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Old Monday 31st May 2010, 23:12   #1
Deb335077
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Id in the Utah Area

Help need for these taken in the utah area this week, I bought a field guide, but does not include alot of these.
thanks
Debbie
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Old Monday 31st May 2010, 23:31   #2
fugl
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1. Western Wood Pewee
2. Red-tailed Hawk?
3. Lark Sparrow
4. California Gull (the bird that "saved Utah" all those years ago)

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Old Monday 31st May 2010, 23:35   #3
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1. Contopus sp.; almost certainly Western Wood Pewee based on range.
2. Tough photo, but I'd go with light morph Swainson's Hawk (looks very long-winged). Breast appears white, but some have a "split bib".
3. Both birds are Lark Sparrows.
4. California Gull--note greenish legs.

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Old Tuesday 1st June 2010, 04:44   #4
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Thanks chaps
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Old Tuesday 1st June 2010, 12:55   #5
Jim M.
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I'm going to qualify my statement on the Flycatcher. I'm not sure what it is. Probably Pewee, but might also be an Olive-sided Flycatcher with low-contrast plumage. Seems large, with a vest, prominent crest, and long bill.

Best,
Jim

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Old Tuesday 1st June 2010, 13:19   #6
Larry Lade
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1. Greater Pewee (maybe, albeit at little north of normal range)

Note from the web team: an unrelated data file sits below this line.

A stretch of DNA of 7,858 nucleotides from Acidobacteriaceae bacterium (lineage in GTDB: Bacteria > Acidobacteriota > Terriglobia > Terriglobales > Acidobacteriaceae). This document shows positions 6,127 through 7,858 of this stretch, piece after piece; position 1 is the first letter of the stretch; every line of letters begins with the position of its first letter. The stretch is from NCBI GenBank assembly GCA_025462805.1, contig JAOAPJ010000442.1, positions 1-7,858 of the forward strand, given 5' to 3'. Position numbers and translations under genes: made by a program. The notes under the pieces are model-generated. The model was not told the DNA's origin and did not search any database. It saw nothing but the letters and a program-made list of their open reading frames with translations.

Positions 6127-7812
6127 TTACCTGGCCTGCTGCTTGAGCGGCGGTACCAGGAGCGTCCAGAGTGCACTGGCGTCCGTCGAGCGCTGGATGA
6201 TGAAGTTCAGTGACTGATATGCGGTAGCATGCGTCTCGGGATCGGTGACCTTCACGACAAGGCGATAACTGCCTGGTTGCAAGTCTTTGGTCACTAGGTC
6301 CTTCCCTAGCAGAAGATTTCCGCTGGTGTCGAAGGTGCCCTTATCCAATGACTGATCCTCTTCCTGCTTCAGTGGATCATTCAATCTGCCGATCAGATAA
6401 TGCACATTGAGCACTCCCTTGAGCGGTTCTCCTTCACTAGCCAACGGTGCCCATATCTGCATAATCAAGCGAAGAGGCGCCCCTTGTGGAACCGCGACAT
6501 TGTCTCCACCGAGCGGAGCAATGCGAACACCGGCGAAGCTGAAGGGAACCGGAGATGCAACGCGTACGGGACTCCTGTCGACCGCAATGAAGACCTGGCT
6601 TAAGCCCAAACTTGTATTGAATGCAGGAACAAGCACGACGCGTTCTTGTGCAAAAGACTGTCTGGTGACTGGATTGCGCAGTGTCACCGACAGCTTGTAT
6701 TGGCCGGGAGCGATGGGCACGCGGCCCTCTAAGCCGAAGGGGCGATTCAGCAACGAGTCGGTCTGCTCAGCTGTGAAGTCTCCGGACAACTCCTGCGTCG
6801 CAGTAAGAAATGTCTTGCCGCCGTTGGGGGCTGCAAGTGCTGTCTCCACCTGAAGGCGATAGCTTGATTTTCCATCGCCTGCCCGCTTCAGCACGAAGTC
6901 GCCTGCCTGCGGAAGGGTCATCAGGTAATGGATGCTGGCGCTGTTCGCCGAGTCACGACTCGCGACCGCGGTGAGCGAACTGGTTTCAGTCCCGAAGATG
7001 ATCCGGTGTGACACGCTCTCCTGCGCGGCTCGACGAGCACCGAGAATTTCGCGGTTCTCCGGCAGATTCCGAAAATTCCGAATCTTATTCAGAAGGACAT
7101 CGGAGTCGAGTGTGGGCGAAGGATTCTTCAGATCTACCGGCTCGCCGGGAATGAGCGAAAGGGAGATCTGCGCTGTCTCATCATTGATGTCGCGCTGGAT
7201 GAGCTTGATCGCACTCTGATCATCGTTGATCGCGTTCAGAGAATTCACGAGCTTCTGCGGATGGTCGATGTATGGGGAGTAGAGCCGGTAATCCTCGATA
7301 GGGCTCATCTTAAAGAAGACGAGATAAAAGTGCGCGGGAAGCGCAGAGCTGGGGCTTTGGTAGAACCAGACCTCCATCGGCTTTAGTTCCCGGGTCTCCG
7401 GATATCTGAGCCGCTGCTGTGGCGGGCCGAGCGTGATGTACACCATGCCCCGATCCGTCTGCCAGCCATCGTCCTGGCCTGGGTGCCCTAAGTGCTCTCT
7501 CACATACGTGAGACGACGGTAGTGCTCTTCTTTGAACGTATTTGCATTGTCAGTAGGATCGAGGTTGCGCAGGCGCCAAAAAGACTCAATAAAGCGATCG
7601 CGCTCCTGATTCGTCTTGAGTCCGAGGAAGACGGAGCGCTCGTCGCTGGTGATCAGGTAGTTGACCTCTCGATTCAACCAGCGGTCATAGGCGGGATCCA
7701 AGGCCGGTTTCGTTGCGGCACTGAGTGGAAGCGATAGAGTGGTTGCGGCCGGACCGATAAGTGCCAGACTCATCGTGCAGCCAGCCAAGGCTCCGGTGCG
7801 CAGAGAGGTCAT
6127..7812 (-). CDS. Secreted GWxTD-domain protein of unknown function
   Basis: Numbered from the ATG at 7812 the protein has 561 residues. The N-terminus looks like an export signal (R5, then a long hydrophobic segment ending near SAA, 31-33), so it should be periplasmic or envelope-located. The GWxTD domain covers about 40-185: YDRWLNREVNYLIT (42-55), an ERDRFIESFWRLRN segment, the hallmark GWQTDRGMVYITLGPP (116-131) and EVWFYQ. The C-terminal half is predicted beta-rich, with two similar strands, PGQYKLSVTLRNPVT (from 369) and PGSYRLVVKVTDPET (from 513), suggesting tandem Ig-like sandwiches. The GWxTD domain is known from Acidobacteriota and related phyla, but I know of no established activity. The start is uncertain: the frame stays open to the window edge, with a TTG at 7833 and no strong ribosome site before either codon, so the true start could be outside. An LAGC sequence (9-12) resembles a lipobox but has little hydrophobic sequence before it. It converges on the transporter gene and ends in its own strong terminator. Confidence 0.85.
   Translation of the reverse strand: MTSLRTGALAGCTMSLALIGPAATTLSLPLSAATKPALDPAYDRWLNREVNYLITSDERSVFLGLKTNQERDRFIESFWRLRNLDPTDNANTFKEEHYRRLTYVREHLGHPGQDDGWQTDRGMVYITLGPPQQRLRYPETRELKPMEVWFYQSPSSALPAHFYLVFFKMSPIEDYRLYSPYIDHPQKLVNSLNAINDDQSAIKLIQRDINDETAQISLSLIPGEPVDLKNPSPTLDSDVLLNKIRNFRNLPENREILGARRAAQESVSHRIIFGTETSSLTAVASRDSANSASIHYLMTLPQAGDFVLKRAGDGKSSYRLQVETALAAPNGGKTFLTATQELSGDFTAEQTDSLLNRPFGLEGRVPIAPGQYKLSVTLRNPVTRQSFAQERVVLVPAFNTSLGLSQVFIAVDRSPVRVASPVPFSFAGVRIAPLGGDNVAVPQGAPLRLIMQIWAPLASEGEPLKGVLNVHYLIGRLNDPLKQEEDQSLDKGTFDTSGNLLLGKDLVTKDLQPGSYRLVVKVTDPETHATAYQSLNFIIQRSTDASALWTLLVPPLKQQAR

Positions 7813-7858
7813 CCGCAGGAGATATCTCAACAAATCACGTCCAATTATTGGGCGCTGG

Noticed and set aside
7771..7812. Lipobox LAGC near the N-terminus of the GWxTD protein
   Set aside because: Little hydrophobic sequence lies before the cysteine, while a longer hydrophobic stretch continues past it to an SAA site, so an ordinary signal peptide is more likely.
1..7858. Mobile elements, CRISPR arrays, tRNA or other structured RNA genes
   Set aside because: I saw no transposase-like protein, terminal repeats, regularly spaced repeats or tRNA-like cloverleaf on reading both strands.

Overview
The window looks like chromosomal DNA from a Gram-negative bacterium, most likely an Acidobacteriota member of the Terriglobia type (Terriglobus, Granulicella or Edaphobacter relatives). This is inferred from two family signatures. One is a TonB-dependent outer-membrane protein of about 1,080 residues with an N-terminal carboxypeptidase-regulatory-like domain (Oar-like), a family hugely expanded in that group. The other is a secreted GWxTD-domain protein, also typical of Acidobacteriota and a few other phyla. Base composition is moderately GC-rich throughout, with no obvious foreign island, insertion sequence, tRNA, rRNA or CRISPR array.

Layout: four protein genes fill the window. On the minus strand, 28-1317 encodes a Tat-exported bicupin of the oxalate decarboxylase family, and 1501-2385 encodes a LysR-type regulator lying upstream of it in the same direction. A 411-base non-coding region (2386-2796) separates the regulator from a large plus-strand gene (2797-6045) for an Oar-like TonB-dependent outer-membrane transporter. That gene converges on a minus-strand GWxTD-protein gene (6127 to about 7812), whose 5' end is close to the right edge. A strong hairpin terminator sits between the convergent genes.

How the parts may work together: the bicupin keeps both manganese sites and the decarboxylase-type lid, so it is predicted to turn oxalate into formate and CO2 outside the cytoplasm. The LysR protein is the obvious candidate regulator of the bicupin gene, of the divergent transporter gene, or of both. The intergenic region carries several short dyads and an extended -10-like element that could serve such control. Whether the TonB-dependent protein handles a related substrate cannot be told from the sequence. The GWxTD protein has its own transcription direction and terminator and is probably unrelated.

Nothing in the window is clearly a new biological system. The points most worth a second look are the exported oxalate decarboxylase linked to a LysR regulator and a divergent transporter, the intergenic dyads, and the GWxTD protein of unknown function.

2. Red-tailed Hawk
3. Left bird, Lark Sparrow (the bird on right probably another Lark Sparrow)
4. California Gull
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Old Tuesday 1st June 2010, 13:40   #7
Jim M.
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Quote:
Originally Posted by Larry Lade View Post
1. Greater Pewee (maybe, albeit at little north of normal range)
That was my first thought, but Greater Pewee has never been recorded in Utah--at least it's not on the state's checklist or on eBird. And it's a difficult call to make from an isolated photo.

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Old Tuesday 1st June 2010, 13:51   #8
Peter C.
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I agree with Jim that pic #2 appears too long-winged for a Red-tail - also the bill looks very slight, to me. On the other hand, are Swainson's ever that entirely pale underneath? It seems to lack any colour in the breast....

Perhaps the wing length is illusory?
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Old Tuesday 1st June 2010, 17:11   #9
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I'd go with Western Wood-pewee for No 1. Ignoring color, which might be off in this particular photo, though it doesn't look it, the wing-bars are a bit on the bright side even for the WEWP, let alone the OSFL and the throat is very dull for OSFL while about usual for a WEWP.

The crest is nowhere near pointed enough for Greater Pewee, even though clearly at full erection, the wingbars again are too contrasted, though not so strikingly as for the OSFL, and the mandible is clearly at least mostly dark, where the GRPE is yellow-orange, and the beak is clearly smaller than any GRPE I've seen. Not to mention that the area is one to several hundreds of miles north of any record in an area that's rather thoroughly birded.

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